India signed an inter-governmental pact on Monday to buy 36 fighter aircraft from France, with the financial aspects of the deal still to be decided in final negotiations.

The purchase of the Rafale combat jets, built by French company Dassault, is considered to be among the world's biggest defence deals.

Another 13 agreements covering cooperation in areas of space, science and technology and railways were signed after talks between French President Francois Hollande and Prime Minister Narendra Modi in New Delhi.

India and France had finalized the inter-governmental agreement barring the financial aspects, Modi told the press alongside Hollande following the talks.

"It is a decisive step for India to purchase the fighter jets and for France to make them available to such a great country," Hollande said, adding that financial aspects would be sorted out in "a couple of days".

In a statement, Dassault said French authorities were working to finalize a complete agreement within the next four weeks.

The deal for the jets, is estimated to be worth 600 billion rupees (9 billion dollars).

In comments on Monday, Hollande said the inter-governmental agreement would provide a framework by which the commercial contract could be concluded.

New Delhi is in the midst of modernizing its armed forces to keep up with neighbouring rivals Pakistan and China. The government had first announced the deal in 2012, but the acquisition has been delayed since then.

India is the world's largest importer of military equipment by volume, the Stockholm International Peace Research Institute, a global security think tank, said last March.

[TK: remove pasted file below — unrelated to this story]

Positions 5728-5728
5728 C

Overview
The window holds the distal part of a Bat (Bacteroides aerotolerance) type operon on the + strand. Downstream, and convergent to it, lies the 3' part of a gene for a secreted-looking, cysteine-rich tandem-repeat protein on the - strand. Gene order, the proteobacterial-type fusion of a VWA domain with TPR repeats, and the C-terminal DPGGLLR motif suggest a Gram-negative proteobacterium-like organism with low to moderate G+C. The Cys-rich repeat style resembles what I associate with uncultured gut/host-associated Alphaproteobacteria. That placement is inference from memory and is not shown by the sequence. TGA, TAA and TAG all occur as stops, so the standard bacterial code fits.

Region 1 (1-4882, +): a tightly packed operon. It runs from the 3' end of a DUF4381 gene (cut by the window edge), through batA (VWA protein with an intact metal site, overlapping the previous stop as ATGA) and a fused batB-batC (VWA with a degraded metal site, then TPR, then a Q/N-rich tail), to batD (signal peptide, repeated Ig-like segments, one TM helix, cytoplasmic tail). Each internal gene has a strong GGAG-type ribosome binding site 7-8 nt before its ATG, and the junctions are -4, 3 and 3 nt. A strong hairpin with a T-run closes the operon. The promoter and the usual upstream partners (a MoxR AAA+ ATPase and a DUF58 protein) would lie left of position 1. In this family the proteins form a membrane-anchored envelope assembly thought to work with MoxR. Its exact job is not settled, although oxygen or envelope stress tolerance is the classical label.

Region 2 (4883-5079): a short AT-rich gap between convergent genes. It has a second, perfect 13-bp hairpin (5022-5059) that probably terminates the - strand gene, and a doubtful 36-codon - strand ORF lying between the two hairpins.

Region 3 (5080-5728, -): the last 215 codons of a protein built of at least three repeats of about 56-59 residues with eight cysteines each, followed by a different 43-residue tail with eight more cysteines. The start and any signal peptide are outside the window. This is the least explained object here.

Other deals included French space agency CNES' participation in India's next Mars mission and a joint venture between Indian Railways and France's Alstom to produce 800 electric locomotives.

French companies will invest 10 billion dollars in India over the next five years, mainly in the industrial sector, French Finance Minister Michel Sapin said.

Both sides are also looking to boost bilateral trade pegged at 8 billion dollars in 2014.

India and France said they would step up their cooperation in the fight against terrorism by enhancing intelligence sharing. 

The meeting came on the heels of terrorist attacks in both countries. Militants struck at a key air force base in northern India earlier this month, while attacks by Islamic State militants left 130 people dead in Paris in November last year.

Hollande also said both countries were also working to conclude an agreement within a year on a French nuclear company Areva building six nuclear reactors in western India.

Later on Monday, Modi and Hollande travelled by Delhi Metro to the suburb of Gurgaon where they laid the foundation stone for the headquarters of the International Solar Alliance, an initiative launched by both leaders at the Paris climate talks last month.

Hollande, accompanied by top French ministers, opened his three-day tour to India on Sunday with a visit to the northern city of Chandigarh where he participated in a business summit.

The French leader will be the chief guest at the country's Republic Day military parade on Tuesday. The day marks the adoption of India's Constitution.

The Indian capital was put under an unprecedented security cover for the visit, especially in view of a terrorist attack on an air force base in the region earlier in January.

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